Warren Oats was a highly successful executive for American Auto Suppliers, a Chicago-based company that makes original-equipment specialty parts for Ford, GM, and Chrysler. Rather than retreat before the onslaught of Japanese automakers, AAS decided to counterattack and use its reputation for quality and dependability to win over customers in Japan. Oats had started in the company as an engineer and worked his way up to become one of a handful of senior managers who had a shot at the next open vice-presidential position. He knew he needed to distinguish himself somehow, so when he was given a chance to lead the AAS attack on the Japanese market, he jumped at it.
Oats knew he did not have time to learn Japanese, but he had heard that many Japanese executives speak English, and the company would hire a translator anyway. The toughest part about leaving the United States was persuading his wife, Carol, to take an eighteen-month leave from her career as an attorney with a prestigious Chicago law firm. Carol finally persuaded herself that she did not want to miss an opportunity to learn a new culture. So, armed with all the information they could gather about Japan from their local library, the Oats headed for Tokyo.
Known as an energetic, aggressive salesperson back home, Warren Oats wasted little time getting started. As soon as his office had a telephone—and well before all his files had arrived from the States—Oats made an appointment to meet with executives of one of Japan’s leading automakers. Oats reasoned that if he was going to overcome the famous Japanese resistance to foreign companies, he should get started as soon as possible.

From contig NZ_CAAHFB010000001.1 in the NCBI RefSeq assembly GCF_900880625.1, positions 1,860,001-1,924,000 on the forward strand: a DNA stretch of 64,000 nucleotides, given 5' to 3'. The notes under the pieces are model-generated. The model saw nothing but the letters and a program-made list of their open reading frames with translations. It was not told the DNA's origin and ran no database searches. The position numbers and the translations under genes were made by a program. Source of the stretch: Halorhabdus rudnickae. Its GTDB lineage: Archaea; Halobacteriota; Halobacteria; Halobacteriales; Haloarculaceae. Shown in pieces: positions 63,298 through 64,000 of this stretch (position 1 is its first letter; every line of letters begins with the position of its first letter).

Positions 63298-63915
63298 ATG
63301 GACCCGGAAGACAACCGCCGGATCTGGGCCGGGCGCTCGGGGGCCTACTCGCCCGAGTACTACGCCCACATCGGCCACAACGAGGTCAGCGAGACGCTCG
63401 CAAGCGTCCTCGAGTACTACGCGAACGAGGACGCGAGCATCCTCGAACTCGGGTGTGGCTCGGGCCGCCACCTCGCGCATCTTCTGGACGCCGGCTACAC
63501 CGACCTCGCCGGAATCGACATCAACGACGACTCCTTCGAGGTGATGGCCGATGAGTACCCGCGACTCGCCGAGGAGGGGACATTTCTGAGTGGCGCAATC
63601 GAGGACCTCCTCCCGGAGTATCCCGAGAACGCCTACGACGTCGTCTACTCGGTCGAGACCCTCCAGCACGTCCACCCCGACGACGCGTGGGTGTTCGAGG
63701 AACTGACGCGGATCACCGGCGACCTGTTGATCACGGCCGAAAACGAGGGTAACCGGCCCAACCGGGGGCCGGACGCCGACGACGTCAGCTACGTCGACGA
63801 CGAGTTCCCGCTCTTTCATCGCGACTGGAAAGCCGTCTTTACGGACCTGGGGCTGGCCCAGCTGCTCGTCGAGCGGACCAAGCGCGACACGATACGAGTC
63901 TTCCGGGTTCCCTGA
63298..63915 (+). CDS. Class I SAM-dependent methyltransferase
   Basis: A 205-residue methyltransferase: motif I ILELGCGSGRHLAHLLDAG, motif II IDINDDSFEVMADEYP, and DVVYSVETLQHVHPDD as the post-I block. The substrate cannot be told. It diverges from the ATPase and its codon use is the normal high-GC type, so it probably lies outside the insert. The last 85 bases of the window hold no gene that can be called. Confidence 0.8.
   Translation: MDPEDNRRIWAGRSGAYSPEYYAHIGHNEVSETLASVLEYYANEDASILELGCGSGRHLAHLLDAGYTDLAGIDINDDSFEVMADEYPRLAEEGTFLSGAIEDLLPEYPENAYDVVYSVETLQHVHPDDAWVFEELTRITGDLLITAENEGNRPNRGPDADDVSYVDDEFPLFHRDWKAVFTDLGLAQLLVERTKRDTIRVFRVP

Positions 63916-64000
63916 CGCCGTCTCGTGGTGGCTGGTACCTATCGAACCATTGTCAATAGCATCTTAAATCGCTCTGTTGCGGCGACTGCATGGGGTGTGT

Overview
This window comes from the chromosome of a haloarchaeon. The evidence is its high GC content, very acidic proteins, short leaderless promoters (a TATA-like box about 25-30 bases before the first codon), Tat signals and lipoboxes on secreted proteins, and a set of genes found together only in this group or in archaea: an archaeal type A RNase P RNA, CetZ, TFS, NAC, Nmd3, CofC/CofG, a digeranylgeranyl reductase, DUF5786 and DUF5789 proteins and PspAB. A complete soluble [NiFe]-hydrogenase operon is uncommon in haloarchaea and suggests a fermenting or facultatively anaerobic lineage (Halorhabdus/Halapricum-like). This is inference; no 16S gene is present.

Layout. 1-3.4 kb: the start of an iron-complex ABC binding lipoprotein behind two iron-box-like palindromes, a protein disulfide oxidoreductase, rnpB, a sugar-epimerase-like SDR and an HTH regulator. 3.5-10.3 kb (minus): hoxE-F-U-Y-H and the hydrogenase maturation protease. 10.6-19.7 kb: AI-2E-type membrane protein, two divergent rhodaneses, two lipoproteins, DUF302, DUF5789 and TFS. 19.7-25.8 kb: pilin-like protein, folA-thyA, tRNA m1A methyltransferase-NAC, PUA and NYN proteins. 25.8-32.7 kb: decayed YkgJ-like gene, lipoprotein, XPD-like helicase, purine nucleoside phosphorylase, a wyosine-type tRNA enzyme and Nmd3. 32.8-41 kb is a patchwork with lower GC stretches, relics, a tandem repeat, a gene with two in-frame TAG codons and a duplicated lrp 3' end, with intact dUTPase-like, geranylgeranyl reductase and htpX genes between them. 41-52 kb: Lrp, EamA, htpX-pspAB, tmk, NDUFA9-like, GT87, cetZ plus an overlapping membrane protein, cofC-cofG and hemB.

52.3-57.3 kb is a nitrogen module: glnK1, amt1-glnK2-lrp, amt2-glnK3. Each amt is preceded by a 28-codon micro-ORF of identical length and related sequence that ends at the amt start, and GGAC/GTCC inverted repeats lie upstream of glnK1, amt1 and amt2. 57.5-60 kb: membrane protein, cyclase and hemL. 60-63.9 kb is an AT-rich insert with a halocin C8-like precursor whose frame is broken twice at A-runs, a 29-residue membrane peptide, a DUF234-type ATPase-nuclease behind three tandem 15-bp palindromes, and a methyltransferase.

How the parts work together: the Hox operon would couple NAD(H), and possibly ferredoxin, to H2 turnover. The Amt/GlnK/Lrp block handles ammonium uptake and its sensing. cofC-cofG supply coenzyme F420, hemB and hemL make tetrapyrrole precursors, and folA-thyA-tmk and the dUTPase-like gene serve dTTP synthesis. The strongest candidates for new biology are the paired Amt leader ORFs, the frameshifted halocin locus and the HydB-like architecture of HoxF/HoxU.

Oats felt very uncomfortable at that first meeting. He got the feeling that the Japanese executives were waiting for something. It seemed that everyone but Oats was in slow motion. The Japanese did not speak English well and appeared grateful for the presence of the interpreter, but even the interpreter seemed to take her time in translating each phrase. Frustrated by this seeming lethargy and beginning to doubt the much-touted Japanese efficiency, Oats got right to the point. He made an oral presentation of his proposal, waiting patiently for the translation of each sentence. Then he handed the leader of the Japanese delegation a packet containing the specifics of his proposal, got up, and left. The translator trailed behind him as if wanting to drag out the process even further.
By the end of their first week, both Oats and his wife were frustrated. Oats’s office phone had not rung once, which did not make him optimistic about his meeting with another top company the following week. Carol could scarcely contain her irritation with what she had perceived of the Japanese way of life. She had been sure that a well-respected U.S. lawyer would have little trouble securing a job with a Japanese multinational corporation, but the executives she had met with seemed insulted that she was asking them for a job. And the way they treated their secretaries! After only a week in Japan, both Carol and Warren Oats were ready to go home.
A month later, their perspective had changed radically, and both looked back on those first meetings with embarrassment. Within that month, they had learned a lot about the Japanese sense of protocol and attitudes toward women. Warren Oats believed he was beginning to get the knack of doing business with the Japanese in their manner: establishing a relationship slowly, almost ritualistically, waiting through a number of meetings before bringing up the real business at hand, and then doing so circumspectly. It was difficult for Oats to slow his pace, and it made him nervous to be so indirect, but he was beginning to see some value in the sometimes humbling learning process he was going through. Perhaps, he thought, he and Carol could become consultants for other executives who needed to learn the lessons he was beginning to understand.